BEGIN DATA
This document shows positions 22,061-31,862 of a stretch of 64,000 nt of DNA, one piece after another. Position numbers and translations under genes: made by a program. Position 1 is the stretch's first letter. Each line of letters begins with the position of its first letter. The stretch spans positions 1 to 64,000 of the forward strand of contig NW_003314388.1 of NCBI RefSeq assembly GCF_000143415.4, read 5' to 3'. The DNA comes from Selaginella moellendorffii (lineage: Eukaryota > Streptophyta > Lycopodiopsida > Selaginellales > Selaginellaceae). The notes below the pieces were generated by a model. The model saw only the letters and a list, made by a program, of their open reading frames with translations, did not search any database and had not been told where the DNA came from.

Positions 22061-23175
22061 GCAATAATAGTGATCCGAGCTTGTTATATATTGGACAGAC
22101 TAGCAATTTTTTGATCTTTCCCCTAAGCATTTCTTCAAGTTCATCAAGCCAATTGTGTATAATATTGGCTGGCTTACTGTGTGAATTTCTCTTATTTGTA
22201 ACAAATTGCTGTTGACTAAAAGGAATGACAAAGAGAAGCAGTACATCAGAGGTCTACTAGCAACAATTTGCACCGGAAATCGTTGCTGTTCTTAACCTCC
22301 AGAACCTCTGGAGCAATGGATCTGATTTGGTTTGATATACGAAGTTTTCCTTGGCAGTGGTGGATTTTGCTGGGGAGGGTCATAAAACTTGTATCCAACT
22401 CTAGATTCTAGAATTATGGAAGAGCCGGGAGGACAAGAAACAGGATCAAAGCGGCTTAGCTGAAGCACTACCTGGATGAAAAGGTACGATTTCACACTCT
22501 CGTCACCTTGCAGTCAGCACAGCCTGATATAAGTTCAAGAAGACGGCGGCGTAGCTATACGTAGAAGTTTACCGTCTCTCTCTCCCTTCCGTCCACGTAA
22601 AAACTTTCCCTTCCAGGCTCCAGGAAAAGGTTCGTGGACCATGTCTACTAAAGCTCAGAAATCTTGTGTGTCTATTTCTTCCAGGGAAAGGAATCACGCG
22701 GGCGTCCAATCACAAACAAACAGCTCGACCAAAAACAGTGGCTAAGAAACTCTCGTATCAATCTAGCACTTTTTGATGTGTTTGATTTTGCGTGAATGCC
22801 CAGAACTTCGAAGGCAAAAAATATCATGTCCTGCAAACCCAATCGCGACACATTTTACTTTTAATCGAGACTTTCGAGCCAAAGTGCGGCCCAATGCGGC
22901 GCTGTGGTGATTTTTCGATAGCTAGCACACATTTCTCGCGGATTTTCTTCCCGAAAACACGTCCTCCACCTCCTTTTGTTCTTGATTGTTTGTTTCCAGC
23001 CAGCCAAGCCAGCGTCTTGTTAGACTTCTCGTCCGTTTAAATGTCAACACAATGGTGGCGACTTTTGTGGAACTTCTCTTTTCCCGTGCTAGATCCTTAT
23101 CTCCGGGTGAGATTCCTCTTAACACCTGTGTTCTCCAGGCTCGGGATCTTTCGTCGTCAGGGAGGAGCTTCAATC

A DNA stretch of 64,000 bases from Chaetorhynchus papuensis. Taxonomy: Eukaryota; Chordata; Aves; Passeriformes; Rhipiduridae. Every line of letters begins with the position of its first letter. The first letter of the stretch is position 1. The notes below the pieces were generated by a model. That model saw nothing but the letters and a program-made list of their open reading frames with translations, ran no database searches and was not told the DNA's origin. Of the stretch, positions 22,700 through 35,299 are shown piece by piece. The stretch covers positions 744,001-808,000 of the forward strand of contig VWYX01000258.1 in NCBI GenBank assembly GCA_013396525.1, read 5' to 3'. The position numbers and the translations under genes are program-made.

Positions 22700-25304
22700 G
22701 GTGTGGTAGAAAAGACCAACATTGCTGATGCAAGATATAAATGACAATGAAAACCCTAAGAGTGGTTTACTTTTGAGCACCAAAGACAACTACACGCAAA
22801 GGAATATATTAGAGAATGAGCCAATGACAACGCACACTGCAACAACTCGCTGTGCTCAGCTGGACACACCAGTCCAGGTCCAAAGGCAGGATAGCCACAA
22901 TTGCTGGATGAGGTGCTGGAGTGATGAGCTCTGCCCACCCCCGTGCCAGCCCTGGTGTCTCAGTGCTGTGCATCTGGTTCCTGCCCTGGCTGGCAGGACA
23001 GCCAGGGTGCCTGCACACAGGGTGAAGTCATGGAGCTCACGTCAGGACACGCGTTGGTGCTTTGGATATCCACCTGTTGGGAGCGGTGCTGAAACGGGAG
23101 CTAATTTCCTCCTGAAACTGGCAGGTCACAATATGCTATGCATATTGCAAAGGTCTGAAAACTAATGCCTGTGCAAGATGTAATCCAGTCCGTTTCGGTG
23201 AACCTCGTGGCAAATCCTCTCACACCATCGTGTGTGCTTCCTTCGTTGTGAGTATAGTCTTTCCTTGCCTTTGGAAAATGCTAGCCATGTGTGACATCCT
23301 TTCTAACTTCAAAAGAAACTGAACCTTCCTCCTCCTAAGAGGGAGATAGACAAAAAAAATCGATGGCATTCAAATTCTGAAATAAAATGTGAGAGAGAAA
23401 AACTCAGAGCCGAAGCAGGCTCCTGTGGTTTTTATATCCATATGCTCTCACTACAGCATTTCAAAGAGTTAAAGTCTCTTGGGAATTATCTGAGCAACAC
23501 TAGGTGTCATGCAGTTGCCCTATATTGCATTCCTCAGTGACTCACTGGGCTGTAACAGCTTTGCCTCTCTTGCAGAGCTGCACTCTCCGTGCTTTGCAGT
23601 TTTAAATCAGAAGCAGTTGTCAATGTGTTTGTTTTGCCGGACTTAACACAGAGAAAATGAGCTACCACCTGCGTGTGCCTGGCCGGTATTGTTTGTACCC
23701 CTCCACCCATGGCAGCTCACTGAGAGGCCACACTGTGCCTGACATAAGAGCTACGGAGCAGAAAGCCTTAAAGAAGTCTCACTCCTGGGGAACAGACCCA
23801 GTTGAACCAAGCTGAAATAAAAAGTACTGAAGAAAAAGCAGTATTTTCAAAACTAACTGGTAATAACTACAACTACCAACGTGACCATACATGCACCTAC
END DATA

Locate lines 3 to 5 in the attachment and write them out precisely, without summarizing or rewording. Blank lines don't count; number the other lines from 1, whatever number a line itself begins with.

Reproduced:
22061 GCAATAATAGTGATCCGAGCTTGTTATATATTGGACAGAC
22101 TAGCAATTTTTTGATCTTTCCCCTAAGCATTTCTTCAAGTTCATCAAGCCAATTGTGTATAATATTGGCTGGCTTACTGTGTGAATTTCTCTTATTTGTA
22201 ACAAATTGCTGTTGACTAAAAGGAATGACAAAGAGAAGCAGTACATCAGAGGTCTACTAGCAACAATTTGCACCGGAAATCGTTGCTGTTCTTAACCTCC